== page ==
She wanted to release Artiuno so her vision would carry the same effect of seeing everything as Spark's did, but knew her Legendary would loath her for it. Now, if this were a snowstorm, it would be a completely different story. “The power could be out for a while.”
“We should go find Professor Willow,” Spark said. Zipper climbed up onto his shoulder.
“And check on the Trainers.” Candela offered. She whistled for her flareon, who bounded down the stairs to her.
They all agreed, put on their shoes, grabbed flashlights, and ran out of the apartment into the dark halls of the research center.
It didn't take long before they found their first victim of the power outage—a young, new trainer to team Mystic, clutching her squirtle to her chest in fear.
The trail of confused people lead all the way to the heart of the facility.
* * * *
Anyone with a fire type Pokemon already out of its ball had ordered it to light up the room every now and then, and the charmanders' tails drifted in the darkness like mobile candles. There weren't that many Trainers here today. The coming storm had sent most of them back to town to their homes and warm beds before it hit. This power outage made it clear that Harmony Center had yet to cater to a large, consistent crowd. About thirty Trainers in all were accounted for in the building, and since the center was large and they were spread out, the place looked like a ghost town.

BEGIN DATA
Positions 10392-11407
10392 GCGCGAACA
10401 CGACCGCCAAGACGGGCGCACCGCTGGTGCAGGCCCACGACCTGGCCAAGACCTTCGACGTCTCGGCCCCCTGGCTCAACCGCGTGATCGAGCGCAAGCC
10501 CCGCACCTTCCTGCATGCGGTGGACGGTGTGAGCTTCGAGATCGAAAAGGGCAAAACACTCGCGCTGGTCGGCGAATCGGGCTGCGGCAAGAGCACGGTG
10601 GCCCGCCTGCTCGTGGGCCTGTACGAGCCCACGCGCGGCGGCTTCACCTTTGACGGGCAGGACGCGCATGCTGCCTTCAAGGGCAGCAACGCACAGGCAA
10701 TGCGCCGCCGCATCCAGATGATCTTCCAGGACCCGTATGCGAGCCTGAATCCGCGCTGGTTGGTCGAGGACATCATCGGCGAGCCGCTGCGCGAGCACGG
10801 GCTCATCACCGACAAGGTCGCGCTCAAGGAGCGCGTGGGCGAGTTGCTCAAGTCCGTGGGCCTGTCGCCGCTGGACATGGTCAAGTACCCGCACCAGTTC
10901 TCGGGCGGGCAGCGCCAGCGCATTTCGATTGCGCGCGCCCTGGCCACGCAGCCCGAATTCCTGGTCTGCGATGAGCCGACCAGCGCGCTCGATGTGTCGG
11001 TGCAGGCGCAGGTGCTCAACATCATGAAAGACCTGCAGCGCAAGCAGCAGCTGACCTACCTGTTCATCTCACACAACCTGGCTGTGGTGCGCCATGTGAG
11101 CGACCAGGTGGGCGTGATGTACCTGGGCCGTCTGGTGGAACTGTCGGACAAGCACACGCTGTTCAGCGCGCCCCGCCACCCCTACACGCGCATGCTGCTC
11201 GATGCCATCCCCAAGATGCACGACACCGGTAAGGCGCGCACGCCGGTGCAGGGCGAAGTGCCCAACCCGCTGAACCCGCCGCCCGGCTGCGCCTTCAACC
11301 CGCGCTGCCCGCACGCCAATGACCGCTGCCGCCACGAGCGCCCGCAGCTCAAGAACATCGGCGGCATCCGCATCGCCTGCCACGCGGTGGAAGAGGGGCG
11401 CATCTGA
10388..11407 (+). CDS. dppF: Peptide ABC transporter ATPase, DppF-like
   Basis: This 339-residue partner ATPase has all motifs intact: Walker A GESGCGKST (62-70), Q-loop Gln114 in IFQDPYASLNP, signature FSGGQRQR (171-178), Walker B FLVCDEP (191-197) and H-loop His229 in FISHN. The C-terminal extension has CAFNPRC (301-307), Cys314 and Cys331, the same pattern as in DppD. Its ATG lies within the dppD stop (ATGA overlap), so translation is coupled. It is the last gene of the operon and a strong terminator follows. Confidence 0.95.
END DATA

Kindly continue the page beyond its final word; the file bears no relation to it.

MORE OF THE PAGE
Ai, the young Instinct trainer, handed her pichu a lightbulb. She had just reached level 7 that morning when it was still clear outside, and was too excited to head the warning to return home. The pride of her accomplishment that pushed her to that level was managing to use her Eevee to catch this little pichu. She was trying to teach it how to create a soft discharge into the bulb so she could join the others in creating light, but it, like the other electric types, were feeling charged up from the storm. Its voltage was more than it could control, and it wound up zapping its trainer. “That’s ok, Pichu,” Ai groaned, lying on her back. “Maybe try for the lightbulb next time.”